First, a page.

The civilization of the middle ages

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Now completely revised and expanded, this comprehensive general history of the Middle Ages centers on medieval culture and religion rather than on political history, and retains the powerful narrative flow that made the earlier edition so accessible and exciting.

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1211west

Jan 26, 2010

Struggle for power in Middle Ages

I found the book to be very well researched and surprisingly engaging for a scholarly book. The author, Norman Cantor, was somewhat misleading by calling the book, "Civilization of the Middle Ages." I was expecting a wider range of topics to be included in his research, whereas the primary focus seemed to the struggle for primacy between the Catholic Church and the emerging monarchies of Western Europe.

I agree with the author that this struggle played a very large role in shaping the culture that arose after the collapse of the Roman Empire. Many of the giants of political and religious thought came from the ranks of the clergy, but their writings were largely limited by the risk of harsh punishment that followed the charge of heresy.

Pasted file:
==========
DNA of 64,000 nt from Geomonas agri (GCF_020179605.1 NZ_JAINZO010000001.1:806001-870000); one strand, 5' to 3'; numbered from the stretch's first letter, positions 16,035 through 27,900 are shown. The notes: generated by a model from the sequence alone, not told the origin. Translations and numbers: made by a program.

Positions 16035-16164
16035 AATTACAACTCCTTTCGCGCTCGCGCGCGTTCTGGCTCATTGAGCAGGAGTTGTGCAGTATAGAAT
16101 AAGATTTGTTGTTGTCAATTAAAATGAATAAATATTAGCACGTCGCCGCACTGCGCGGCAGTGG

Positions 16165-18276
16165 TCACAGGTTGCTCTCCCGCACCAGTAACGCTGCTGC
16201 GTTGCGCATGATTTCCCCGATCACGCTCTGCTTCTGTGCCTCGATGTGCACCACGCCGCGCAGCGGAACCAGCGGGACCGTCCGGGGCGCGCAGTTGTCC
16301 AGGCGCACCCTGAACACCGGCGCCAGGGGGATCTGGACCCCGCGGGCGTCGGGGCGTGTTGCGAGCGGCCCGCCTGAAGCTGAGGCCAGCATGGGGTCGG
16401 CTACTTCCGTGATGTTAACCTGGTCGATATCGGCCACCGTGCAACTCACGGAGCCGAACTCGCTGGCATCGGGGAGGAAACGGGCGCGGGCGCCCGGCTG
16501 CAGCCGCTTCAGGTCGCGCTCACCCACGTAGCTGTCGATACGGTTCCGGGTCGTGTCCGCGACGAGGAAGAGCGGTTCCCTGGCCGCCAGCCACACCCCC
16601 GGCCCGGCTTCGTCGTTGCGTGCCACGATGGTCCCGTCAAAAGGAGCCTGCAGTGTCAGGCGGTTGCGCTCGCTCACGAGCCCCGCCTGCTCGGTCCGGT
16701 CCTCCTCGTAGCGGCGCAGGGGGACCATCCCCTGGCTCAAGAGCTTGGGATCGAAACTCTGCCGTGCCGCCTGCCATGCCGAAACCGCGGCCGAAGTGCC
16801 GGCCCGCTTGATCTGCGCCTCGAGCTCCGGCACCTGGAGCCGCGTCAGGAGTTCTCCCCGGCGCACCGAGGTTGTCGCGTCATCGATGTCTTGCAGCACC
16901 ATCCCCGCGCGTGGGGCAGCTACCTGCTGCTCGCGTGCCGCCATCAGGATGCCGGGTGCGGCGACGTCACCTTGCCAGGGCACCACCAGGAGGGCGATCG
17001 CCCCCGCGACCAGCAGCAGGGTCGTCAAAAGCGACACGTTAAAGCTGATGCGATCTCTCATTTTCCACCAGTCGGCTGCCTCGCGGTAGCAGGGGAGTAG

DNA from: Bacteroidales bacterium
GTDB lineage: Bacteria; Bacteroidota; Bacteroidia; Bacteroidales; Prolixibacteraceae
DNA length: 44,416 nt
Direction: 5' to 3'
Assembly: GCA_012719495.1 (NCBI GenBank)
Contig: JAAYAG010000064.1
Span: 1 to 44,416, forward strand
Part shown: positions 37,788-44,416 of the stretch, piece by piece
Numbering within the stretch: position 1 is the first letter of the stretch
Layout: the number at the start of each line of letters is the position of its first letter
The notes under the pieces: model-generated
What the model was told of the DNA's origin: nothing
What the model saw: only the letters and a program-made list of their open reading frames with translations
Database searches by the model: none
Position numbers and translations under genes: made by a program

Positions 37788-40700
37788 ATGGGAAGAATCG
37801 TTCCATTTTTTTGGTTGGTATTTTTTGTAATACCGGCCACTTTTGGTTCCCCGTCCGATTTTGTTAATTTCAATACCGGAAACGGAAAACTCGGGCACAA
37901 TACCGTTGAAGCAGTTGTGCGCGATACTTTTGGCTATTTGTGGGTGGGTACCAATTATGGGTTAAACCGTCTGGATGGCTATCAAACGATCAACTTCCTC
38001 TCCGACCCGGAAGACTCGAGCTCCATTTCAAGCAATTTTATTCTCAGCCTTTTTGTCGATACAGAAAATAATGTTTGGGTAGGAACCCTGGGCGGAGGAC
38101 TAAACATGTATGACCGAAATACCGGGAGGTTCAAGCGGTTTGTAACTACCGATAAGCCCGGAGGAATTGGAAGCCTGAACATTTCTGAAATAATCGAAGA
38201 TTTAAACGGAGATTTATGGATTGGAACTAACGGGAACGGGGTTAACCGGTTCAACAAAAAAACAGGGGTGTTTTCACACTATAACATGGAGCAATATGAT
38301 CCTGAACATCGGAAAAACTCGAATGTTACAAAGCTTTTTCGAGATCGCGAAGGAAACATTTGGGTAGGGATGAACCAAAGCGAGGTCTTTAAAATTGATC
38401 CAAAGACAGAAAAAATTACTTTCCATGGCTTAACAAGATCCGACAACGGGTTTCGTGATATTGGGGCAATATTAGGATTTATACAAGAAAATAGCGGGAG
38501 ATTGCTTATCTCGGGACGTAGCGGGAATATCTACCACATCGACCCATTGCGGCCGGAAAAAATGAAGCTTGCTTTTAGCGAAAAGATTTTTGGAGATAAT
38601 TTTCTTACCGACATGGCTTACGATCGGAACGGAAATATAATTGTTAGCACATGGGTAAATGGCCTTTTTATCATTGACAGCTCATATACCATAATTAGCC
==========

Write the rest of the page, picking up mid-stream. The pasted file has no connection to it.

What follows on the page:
I would have wished that the author had given greater emphasis on the effects of the Papacy's heavy handed approach on the growth of civilization and culture during the Middle Ages. Was the rebirth of learning and artist achievement held back for centuries by the Popes attempts to wield absolute religious and secular power?

I did enjoy the the author's inclusion of the role of Islamic culture in the form of art, literature, architechture, math, science and philosopohy in the formation of modern Europe. Overall, the book was well written and very informative, but should have taken a broader view of the cultural dynamics that were at play during this critical period of western history.

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